Spell out the specifics in sheep share arrangements
Like other segments of agriculture, the sheep industry seeks ways to continue its business in the future. Because the amount of capital needed to enter the sheep business can be prohibitive for many young producers, a solution some are experimenting with are share agreements.
According to David Ollila, South Dakota State University (SDSU) extension sheep field specialist, young producers seek out producers nearing retirement age to help them get started in the sheep business. If the two can pair up and develop a suitable arrangement, many times the young producer can obtain a flock on shares, Ollila said.
“We are seeing more interest in sheep share arrangements as our producers are getting older and looking for someone to take over,” he said. “Many of them don’t have family members to take over, so they are looking for younger producers who want to be involved in the sheep business with the older generation serving as their mentors.”
Share arrangements can vary depending upon what each producer brings to the table, Ollila continued. Producers can determine percentages based on the lamb and wool crops produced.
A common scenario is where the older producer supplies everything except labor. Ollila figures the arrangement is worth a 15-25 percent return for the newcomer.
“But I encourage producers to do some profit sharing on anything above that to reward them for better management and labor,” he said.
It is also common to see situations where the older producer supplies livestock, and the producer taking the sheep on shares provides everything else. In that situation, the share arrangement would be closer to 60-70 percent for the person taking the sheep on shares, Ollila said.
“I would start with the owner producer getting a 75 percent share of the crop, up to 100 percent of the lamb crop, and the share producer getting 25 percent. That would flip-flop on anything above a 100 percent lamb crop,” said Reid Redden, North Dakota State University (NDSU) extension sheep specialist. “I think it would benefit both parties, because it would provide a lot of motivation to keep that lamb crop percentage high, and keep a lot of lambs alive because for the share producer, their percent gross above 100 percent triples.”
For the producer considering a share arrangement, Ollila encourages them to evaluate the other person’s background, knowledge of and experience with sheep; the support system and availability of mentors; facilities; and sheep health program protocols.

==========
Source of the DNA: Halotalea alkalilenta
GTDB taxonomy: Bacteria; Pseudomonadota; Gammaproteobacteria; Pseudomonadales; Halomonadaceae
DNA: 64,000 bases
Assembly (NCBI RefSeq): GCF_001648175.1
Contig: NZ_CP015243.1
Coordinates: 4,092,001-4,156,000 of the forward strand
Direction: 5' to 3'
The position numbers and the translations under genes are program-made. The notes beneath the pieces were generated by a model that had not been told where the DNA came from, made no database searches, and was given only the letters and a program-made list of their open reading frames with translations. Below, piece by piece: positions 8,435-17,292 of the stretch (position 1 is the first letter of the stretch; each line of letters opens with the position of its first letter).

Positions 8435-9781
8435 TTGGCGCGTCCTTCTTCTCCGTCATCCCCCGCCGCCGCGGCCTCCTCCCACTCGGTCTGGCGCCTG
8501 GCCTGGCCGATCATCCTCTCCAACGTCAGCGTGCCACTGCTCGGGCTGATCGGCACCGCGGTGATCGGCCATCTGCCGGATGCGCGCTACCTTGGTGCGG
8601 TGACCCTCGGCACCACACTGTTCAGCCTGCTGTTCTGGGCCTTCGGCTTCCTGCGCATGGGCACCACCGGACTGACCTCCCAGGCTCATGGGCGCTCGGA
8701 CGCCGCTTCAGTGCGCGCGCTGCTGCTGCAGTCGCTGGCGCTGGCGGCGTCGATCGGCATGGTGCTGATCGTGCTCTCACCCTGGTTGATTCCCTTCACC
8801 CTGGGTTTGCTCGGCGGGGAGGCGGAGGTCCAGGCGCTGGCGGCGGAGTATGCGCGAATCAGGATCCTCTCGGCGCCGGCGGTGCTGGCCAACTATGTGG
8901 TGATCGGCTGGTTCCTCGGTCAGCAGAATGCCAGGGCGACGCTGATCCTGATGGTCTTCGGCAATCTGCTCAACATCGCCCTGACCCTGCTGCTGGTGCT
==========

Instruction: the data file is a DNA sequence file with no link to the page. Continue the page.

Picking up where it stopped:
“I would also make sure they understand what it takes to manage sheep, and have all these things identified within a contract,” added Redden.
“I would be very hesitant about leasing my ewes out to someone unless they have a lot of background knowledge with sheep because they can be more difficult to manage at times, especially at lambing, and controlling predation,” he said. “These two things can have a tremendous impact on the percentage of the lamb crop.
“There are two sides to these arrangements,” Ollila stated. “When considering a share arrangement, the owner of the sheep typically has a good, solid, uniform group of highly productive ewes, and they didn’t get that way by accident,” he explained. “He will want to make sure that if he puts those ewes out on shares, that when the arrangement ends he is getting those sheep back.
“An older producer will be worried about finding someone who won’t hurt the flock he has developed,” Ollila summarized. “If you know what your ewes can do, you should also have an expectation of what another producer should be able to do with those ewes based on his facilities, education and management.”
Conversely, someone interested in taking sheep on shares needs to look at the producer – how he has previously managed the flock; the genetic potential of the ewes; and their lambing history. “A young producer needs to be looking for a good, healthy herd from a producer with good records of what those ewes are able to do,” Ollila said.
In range areas, Ollila said it is common practice for producers to have Rambouillet-based ewes that typically produce a 120 percent lamb crop and high-quality wool. White-face ewes can develop higher quality wool because they live in cleaner conditions where they aren’t consuming hay and other feeds that become entangled in the fleece.
“Their diet on the range gives them the opportunity to develop finer, high-quality wool,” he said. “They also have excellent longevity and tend to live longer than their counterparts.”
In farm flock areas, producers tend to breed white-face ewes to black-face rams for hybrid vigor. Those speckled-face ewes become the base of the flock, and they are then bred back to black-face rams.
“Those crossbred ewes will raise some fast-growing, healthy lambs,” he said. “They will sacrifice wool quality, but the ewes have more multiples and can produce upwards of a 200 percent lamb crop.
“Both sides will have to evaluate the facilities and land available to determine what type of share arrangement will work best,” he said. No matter what type of arrangement producers agree upon, Ollila encourages both sides to do their research and be prepared.
“Any time you enter into those agreements, a lot of research will cost you very little,” he said. “I also tell producers to make sure everything is in writing. There are extension personnel very familiar with sheep and how these arrangements work, who are available to help producers work out share agreements.”
Editor’s note: For more information, contact Ollila at 605-569-0224 or Redden at 701-231-5597.
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